When we were married, our pastor said something that struck me as completely rational that went along the lines of this, and I'm paraphrasing: marriage is not a compromise in the 50/50 sense. Marriage is a compromise in the 100/100 sense. In the 50/50 sense, each person gives a little and neither person feels as if they've gotten what they wanted from the compromise. They both come away feeling as if they've given in and the other person got the better end of the deal, and they're both not happy. In the 100/100 sense, some of the time, one person completely gives in to the other and the one who gets their way feels fulfilled, and then is more than happy to give their 100% compromise back to their partner on another decision and each person comes away with the sense that some of the time they get what they want, and some of the time they give their partner what they want, so that both people feel fulfilled completely at least some of the time.

This philosophy has helped me and my husband in our thinking when we each start to feel that we're bending too much to the will of the other. I'm not saying that it would help you becuase I can't possibly know your whole situation through one blog post. But maybe it's worth thinking about.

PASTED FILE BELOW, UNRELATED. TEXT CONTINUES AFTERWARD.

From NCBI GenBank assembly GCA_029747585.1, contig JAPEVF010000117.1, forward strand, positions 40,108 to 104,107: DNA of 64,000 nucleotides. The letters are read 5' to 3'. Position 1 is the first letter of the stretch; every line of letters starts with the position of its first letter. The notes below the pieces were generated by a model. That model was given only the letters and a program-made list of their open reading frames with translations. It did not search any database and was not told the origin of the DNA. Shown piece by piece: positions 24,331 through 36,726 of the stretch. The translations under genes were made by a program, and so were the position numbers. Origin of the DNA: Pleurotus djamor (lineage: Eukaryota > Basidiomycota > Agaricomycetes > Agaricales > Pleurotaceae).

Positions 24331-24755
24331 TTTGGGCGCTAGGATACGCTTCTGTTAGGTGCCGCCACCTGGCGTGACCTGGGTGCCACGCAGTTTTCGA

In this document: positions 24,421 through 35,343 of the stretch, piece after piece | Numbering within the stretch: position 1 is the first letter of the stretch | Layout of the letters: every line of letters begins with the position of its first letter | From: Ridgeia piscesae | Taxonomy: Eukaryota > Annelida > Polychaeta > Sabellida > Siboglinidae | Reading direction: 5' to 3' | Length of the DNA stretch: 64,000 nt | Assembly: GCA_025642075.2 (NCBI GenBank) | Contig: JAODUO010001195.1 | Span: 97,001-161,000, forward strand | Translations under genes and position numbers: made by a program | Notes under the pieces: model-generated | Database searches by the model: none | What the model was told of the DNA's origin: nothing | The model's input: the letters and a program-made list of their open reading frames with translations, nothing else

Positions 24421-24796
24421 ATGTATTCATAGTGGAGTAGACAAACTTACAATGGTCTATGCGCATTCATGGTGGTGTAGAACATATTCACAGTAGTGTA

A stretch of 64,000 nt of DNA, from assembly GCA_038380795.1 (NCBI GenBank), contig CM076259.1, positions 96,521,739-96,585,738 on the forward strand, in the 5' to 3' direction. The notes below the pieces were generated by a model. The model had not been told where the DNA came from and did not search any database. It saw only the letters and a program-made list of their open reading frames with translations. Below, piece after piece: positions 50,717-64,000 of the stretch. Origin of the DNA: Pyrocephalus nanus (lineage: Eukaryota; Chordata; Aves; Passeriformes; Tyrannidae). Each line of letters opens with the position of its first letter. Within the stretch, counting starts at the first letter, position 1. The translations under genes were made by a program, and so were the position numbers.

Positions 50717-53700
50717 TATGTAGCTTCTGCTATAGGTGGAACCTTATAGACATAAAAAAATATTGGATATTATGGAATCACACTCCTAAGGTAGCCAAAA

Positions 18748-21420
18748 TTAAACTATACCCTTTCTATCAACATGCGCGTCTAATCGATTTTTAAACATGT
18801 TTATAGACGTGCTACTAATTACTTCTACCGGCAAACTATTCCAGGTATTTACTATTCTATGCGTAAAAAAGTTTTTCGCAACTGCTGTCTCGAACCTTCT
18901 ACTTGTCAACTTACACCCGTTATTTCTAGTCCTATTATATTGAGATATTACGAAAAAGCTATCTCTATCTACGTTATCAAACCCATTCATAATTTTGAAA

Good luck to you. I remember being called lazy when I was newly pregnant (mostly the first time I was pregnant but I've heard it a little bit the second time around, too) because I was so tired and sick all I wanted to do was lay on the couch. Sometimes, the men just don't get it.

Michele said...

If you have been to my place lately, you know I knwo the struggle of marital strife. It sucks. And it is hard work every day, and worse when one feels like they are working harder than the other.

Damn, Boz needs to talk to my husband.

Taylor Blue said...

My husband I fight (or should I say discuss in calm voices) about that all the time...but I have always lived with someone my whole life...I often wonder what it would be like to be alone...